Tabcorp is under new investigation

Gambling is one of the most popular pastime activities on the globe. Not only is this industry a source of entertainment, but also it is a way to get big money. Therefore, there have been lots of people and organisations that want to get money by fighting dirty.

Scandals Connected with Breaching Gambling Laws in Australia

In 2019 and 2020 some scandals burst in Australia. They were connected with violating money laundering laws in the gambling industry.

Thus, some of the main companies connected with gambling in Australia were subject to a formal investigation. They are National Australia Bank, Crown Resorts, Star Entertainment Group, and SkyCity Entertainment Group.

Earlier this year a number of well-known Australian companies were fined for breaching advertising laws related to online betting and gambling.

According to the Betting and Racing Act 1998, gambling service providers shall not provide an advertisement directly to a betting account holder by email, SMS text message, etc. without the account holder’s consent. However, 14 gambling operators breached the law.

Such giants as Ladbrokes, Neds, Sportsbet and Topsport were punished for sending gambling advertisement emails to their account holders after they had withdrawn consent to receive direct marketing. Repeated attempts to unsubscribe were unsuccessful due to the confusing functionality of the unsubscribe option.

Tabcorp Was Charged with Breaking Gambling Laws

The name of one more company has been mentioned in relation to breaching advertising laws. Tabcorp is one of the biggest companies in the gambling market of Australia. It provides Keno, lotteries, wagering and gaming products and services around the country.

Earlier in November, Liquor and Gaming New South Wales, an agency responsible for the regulation of liquor, wagering, gaming products, etc., issued an A$30,000 penalty. The company was found guilty for violating advertising laws.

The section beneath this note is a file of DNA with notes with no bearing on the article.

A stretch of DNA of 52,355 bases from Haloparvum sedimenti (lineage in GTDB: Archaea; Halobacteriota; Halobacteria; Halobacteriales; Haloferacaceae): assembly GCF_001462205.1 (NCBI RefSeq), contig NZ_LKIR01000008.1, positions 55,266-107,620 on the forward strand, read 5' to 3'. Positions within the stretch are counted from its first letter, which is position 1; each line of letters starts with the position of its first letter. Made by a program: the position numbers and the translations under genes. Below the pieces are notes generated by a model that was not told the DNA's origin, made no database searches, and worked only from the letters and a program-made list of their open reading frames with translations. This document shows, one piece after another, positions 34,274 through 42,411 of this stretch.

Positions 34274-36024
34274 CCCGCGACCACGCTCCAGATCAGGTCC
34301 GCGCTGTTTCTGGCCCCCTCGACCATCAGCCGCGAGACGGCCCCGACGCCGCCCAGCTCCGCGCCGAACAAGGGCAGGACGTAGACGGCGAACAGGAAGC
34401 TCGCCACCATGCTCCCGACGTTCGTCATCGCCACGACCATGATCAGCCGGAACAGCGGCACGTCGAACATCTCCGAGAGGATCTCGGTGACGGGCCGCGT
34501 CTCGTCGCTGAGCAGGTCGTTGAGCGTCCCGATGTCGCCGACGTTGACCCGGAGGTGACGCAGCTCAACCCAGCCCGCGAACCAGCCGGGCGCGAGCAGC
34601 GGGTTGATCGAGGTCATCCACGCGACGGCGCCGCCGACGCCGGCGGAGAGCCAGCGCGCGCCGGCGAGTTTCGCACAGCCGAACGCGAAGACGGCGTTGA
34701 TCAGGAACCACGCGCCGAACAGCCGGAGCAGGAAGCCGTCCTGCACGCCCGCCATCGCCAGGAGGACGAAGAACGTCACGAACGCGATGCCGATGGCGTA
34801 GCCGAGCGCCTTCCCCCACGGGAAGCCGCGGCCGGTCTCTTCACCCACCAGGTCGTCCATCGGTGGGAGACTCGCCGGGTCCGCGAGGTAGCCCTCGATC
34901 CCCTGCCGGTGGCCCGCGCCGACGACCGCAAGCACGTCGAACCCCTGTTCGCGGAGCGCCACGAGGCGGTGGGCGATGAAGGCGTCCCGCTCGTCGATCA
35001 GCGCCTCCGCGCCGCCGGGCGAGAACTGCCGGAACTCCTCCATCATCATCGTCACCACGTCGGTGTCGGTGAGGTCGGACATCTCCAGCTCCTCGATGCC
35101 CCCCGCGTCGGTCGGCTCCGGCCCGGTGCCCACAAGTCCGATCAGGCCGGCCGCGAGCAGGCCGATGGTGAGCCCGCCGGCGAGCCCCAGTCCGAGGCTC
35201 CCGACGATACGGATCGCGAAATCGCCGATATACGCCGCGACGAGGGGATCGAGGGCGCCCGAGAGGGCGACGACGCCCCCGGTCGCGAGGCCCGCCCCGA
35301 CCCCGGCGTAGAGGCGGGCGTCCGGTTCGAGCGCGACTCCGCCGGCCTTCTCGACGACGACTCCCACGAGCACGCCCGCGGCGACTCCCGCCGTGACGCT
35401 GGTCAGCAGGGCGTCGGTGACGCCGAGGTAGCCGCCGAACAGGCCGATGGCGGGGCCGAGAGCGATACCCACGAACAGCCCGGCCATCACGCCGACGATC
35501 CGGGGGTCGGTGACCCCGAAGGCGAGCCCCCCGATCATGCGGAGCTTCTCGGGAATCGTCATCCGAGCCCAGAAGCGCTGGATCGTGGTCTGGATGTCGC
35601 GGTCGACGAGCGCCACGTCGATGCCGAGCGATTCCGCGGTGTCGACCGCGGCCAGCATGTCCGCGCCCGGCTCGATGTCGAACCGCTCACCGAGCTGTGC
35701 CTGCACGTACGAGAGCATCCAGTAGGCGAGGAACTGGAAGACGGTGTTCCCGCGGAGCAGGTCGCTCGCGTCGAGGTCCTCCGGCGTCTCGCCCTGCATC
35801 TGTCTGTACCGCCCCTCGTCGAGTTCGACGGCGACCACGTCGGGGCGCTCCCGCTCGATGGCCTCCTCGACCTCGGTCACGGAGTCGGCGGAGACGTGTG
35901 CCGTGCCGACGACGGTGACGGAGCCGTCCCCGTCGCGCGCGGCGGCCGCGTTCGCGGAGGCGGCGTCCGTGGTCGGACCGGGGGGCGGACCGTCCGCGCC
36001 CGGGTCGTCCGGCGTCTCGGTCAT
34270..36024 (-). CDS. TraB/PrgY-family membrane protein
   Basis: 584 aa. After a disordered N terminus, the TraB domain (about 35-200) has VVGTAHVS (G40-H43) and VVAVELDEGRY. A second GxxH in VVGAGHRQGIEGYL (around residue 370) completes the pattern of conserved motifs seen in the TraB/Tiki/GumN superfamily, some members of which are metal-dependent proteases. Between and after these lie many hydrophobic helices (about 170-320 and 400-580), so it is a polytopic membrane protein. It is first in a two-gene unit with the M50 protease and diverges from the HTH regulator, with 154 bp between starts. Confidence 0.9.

In December 2019 some former Tabcorp customers got a gambling ad offering bonus bets on their Instagram accounts.

A New Complaint

And now a new deal appeared. Tabcorp received a formal warning from the Australian Communications and Media Authority (ACMA). In January 2022, Tabcorp accepted 37 illegal online in-play bets on a US college basketball game. An investigation from ACMA was a result of a complaint.

According to the Interactive Gambling Act 2001, it is illegal for gambling providing companies to offer:

  • online casinos,
  • in-play sports betting,
  • sports betting services without a valid Australian licence,
  • betting on the outcome of a lottery,
  • advertising banned services,
  • crediting online sports betting.

It is the first time the ACMA has taken action against a provider that violates such rules. Fiona Cameron, ACMA Authority Member said, “We know that in-play betting, such as bets on the next point in a tennis match or the next ball in cricket, can pose a very high risk to problem gamblers.”

Ms. Cameron also added that “these rules have been in place for many years and Tabcorp has had more than enough time to put systems in place to ensure that in-play betting is not offered on national or international sports.”

Tabcorp answered that they hadn’t been able to close betting in time because of some incorrect match information from a third-party provider.

The operator added that there had been a technical error because of which the online in-play betting options were available to their customers. Tabcorp paid out all winning bets and refunded losing bets.

However, Cameron claimed, “The ACMA considered that the paying out of winning bets by Tabcorp was inappropriate and that all illegal bets should have been voided so that neither operators or punters benefit from prohibited activity.” She believes in-play betting may pose a high risk to bettors who often fail to control their betting habits or are considered compulsive gamblers.

The regulation of in-play betting has been in place for many years, so Tabcorp had enough time to ensure its systems work properly so that it did not offer in-play betting on local or international sports.

The ACMA is going to investigate evidence of any non-compliance with consumer protection measures implemented by Australian gambling operators. Ms. Cameron warned that if any violations of the rules caused by genuine errors are found, the watchdog will take into consideration whether the company decided to pay illegal winning bets or declared them invalid.

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